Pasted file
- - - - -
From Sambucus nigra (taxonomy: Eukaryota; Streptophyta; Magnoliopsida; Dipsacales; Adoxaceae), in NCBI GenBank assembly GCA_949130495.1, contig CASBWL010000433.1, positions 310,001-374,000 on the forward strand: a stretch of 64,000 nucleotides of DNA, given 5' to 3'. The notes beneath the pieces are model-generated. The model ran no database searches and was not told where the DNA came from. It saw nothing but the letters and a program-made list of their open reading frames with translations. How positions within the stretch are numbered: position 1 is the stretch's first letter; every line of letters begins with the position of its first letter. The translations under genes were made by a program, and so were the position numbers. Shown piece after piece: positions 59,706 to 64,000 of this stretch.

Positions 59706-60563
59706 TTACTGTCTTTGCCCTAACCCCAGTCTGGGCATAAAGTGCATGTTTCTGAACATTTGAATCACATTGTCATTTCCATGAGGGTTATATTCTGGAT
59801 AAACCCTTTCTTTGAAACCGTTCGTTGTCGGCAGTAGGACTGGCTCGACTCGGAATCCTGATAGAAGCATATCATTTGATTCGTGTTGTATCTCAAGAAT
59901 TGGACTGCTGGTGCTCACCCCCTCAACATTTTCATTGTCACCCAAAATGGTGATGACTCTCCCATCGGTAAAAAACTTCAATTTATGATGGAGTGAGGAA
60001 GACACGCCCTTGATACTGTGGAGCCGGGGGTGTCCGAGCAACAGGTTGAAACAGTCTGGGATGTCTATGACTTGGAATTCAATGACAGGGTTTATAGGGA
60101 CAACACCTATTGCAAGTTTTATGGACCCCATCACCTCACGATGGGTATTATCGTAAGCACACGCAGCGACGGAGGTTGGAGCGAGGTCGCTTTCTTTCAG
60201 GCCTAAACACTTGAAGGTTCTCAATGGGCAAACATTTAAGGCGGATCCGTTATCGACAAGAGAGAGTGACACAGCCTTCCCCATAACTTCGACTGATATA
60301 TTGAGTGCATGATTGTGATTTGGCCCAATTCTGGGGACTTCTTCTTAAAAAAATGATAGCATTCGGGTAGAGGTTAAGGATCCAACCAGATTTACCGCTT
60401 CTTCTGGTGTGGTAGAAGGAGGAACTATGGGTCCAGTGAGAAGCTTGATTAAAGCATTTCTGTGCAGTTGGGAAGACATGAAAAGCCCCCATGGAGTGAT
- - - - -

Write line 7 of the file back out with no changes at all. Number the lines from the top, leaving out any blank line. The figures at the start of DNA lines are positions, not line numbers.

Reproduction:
60101 CAACACCTATTGCAAGTTTTATGGACCCCATCACCTCACGATGGGTATTATCGTAAGCACACGCAGCGACGGAGGTTGGAGCGAGGTCGCTTTCTTTCAG